Optimism is a Self-Amplifying Feedback Loop

The filmmaker and futurist explains his belief in the self-reinforcing power of optimism and the exploration of ways to co-author our emotional experience.

Jason Silva: I’ve recently gotten . . . I’ve fallen in love with this idea of feedback loops.  One of the things that Rich Doyle, who wrote Darwin’s Pharmacy, talks about is finding ways to become aware, to learn to perceive the feedback loops between our creative and linguistic choices and our consciousness and our experience, in other words, the extraordinary capacity that we have to sculpt and mold our lives, you know, the spaces we inhabit, the people we surround ourselves with.  You know, by curating spaces, by curating circumstance, we essentially coauthor our experience.   

You know, a lot of people go through life thinking that they don't have any control, that life is just happening to them.  But that's not true.  You know, we have a lot more control than we realize, and this extraordinary control comes from the power of feedback loops.  You know, you literally can decide, can almost author an afternoon into being by planning to meet in a certain place with a certain person listening to certain music drinking a certain kind of wine. . . . So it’s like, you know, I decide that I’m going to see the world through rose-colored lenses.  I’m going to be optimistic.  I’m going to look for the beautiful in every possible experience.  That intention, that agency, coupled with action, right, with editorial discernment and saying, “Okay, I’m going to do this.  I’m going to hangout with this person.”  It creates a self-amplifying feedback loop.  In other words, the intention to be optimistic makes me stumble upon all these things that make me feel more optimistic and so on and so forth.  

And there's always going to be the wildcard.  There's always going to be the circumstances you can't plan for.  There's always the unexpected relevance and the serendipity.  But just like that book The Power of Pull talks about, we can funnel the serendipity, or we can channel the serendipity funnel.  We can help engender and engineer serendipity by the choices that we make every moment, right?  So by cultivating rich social networks, by cultivating weak ties, not just close ties but the weak ties, by becoming connectors and by connecting others so that they connect us, we create a world in which these self-amplifying feedback loops feed on top of each other.  So good circumstances lead to other good circumstances which lead to other good circumstances, and each one of them encourages us to then live more openly and participate in that sort of creative flow space.  You can go on and on.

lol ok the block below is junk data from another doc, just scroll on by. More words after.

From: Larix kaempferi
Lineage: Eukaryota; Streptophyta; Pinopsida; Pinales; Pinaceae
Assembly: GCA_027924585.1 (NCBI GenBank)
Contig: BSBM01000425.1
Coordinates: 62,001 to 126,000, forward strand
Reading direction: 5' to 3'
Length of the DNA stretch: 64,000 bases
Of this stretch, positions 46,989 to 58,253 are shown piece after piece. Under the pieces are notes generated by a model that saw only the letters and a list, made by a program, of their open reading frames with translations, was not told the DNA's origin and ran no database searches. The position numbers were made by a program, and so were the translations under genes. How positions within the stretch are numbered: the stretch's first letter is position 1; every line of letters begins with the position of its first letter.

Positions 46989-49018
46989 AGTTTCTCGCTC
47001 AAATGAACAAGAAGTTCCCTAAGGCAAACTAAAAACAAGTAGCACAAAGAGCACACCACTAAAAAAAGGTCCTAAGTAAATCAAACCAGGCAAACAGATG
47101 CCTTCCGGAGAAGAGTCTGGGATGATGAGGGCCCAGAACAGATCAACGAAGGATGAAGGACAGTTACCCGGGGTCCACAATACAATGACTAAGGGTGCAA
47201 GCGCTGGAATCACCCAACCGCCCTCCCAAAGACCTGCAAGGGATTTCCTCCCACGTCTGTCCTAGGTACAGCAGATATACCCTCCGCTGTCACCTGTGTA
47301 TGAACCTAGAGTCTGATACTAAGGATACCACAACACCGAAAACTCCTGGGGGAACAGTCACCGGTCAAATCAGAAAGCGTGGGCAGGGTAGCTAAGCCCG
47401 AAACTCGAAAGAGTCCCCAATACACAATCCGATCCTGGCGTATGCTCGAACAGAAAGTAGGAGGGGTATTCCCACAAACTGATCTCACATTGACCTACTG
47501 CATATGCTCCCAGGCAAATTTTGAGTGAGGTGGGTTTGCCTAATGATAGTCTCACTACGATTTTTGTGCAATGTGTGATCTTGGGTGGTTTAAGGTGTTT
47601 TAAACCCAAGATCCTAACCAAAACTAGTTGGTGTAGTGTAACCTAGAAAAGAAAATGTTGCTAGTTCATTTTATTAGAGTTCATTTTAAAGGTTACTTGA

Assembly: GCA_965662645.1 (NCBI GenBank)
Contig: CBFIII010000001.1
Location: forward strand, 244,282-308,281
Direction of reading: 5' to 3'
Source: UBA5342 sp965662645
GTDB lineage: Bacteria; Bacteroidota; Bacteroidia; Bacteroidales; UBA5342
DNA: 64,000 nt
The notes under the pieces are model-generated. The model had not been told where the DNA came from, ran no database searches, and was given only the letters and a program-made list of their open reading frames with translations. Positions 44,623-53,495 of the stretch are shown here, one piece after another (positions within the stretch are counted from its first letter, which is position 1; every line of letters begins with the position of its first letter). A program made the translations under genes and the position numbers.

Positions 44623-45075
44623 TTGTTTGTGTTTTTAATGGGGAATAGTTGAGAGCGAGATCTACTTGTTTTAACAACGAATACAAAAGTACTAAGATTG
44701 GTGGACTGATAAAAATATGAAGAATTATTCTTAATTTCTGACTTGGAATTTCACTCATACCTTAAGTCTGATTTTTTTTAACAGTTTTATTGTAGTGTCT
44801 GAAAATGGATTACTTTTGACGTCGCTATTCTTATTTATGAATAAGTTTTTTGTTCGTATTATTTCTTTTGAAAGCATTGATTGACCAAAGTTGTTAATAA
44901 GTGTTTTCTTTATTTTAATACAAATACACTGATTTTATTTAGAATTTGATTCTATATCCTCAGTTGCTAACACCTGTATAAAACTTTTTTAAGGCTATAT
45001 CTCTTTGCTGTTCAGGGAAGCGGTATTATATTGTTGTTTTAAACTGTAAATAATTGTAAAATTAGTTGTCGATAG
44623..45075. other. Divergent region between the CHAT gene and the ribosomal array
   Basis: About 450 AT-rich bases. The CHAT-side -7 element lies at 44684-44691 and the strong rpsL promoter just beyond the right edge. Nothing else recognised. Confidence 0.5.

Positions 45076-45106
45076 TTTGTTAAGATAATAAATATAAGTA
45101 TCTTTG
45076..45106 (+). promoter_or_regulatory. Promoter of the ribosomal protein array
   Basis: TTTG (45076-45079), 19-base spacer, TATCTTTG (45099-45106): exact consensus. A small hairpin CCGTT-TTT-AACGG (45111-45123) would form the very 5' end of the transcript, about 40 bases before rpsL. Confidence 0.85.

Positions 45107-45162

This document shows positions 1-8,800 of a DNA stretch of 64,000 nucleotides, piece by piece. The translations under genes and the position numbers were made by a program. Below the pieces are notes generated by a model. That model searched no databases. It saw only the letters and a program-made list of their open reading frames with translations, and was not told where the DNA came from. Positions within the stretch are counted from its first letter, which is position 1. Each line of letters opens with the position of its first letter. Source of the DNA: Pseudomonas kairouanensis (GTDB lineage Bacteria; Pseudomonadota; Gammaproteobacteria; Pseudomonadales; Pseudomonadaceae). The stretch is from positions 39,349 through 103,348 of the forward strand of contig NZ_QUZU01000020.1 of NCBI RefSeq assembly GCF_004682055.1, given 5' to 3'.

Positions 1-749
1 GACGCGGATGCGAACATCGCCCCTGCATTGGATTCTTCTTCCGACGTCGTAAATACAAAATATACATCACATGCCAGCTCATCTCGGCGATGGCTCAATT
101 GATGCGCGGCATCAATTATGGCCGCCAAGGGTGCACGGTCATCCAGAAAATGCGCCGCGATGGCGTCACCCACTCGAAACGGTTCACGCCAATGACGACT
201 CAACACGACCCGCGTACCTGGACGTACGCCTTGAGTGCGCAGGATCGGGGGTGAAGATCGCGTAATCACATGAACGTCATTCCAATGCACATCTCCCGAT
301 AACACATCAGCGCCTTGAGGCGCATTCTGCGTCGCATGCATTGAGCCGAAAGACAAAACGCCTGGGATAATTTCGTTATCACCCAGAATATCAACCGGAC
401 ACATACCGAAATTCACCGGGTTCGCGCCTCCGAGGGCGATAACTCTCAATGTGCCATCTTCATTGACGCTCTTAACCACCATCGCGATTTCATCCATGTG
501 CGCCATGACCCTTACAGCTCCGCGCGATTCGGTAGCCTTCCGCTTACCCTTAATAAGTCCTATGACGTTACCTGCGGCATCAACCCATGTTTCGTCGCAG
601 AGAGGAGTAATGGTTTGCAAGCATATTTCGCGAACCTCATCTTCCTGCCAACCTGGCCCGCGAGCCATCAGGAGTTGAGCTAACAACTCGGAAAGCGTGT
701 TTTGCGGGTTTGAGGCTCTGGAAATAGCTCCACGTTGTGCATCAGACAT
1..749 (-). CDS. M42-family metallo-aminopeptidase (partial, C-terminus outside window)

But that requires, it requires a boldness of character as well because the realization of the dizzying freedom we have to compose our lives -- if I could do anything, right? -- it can be paralyzing.  But I think that if we are able to courageously embrace the uncertainty of that freedom and then exercise, you know, discerning and smart and refined creative and linguistic choices every step of the way, we do have the capacity to turn our lives into a work of art.  And why shouldn't we?

Directed / Produced by

Jonathan Fowler & Elizabeth Rodd

 

The filmmaker and futurist explains his belief in the self-reinforcing power of optimism and the exploration of ways to co-author our emotional experience.

Videos
  • When you're trying to write something funny, it has to be an idea that first strikes you, personally, as funny.
  • The reason for this is that, then, it's something you're genuinely amused by. When this is so, it's based on observation of an experience that others may relate to.
  • The next step, after this, is to try to translate it for others to understand. Sometimes you can't reword it perfectly for others to appreciate because the words themselves carry different notes of meaning to you. Nevertheless, the aim is to try to keep your audience's jargon in mind.

The Sooner You Expose A Baby To A Second Language, The Smarter They’ll Be

Just hearing two languages helps babies develop cognitive skills before they even speak. Here's how - and how you can help them develop those skills.

Personal Growth

A new study shows that babies raised in bilingual environments develop core cognitive skills like decision-making and problem-solving -- before they even speak.

Keep reading Show less

Become a speed-reading machine: Read dozens of books next year

Tripling your reading speed with just 15 minutes of practice each day, and boost your ability to retain what you read.

Gear
  • Speed reading training can double, or even triple your reading speed in 30 days.
  • Results can be seen with just minutes of practice each day.
  • Training also focuses on memory retention and skill acquisition.
Keep reading Show less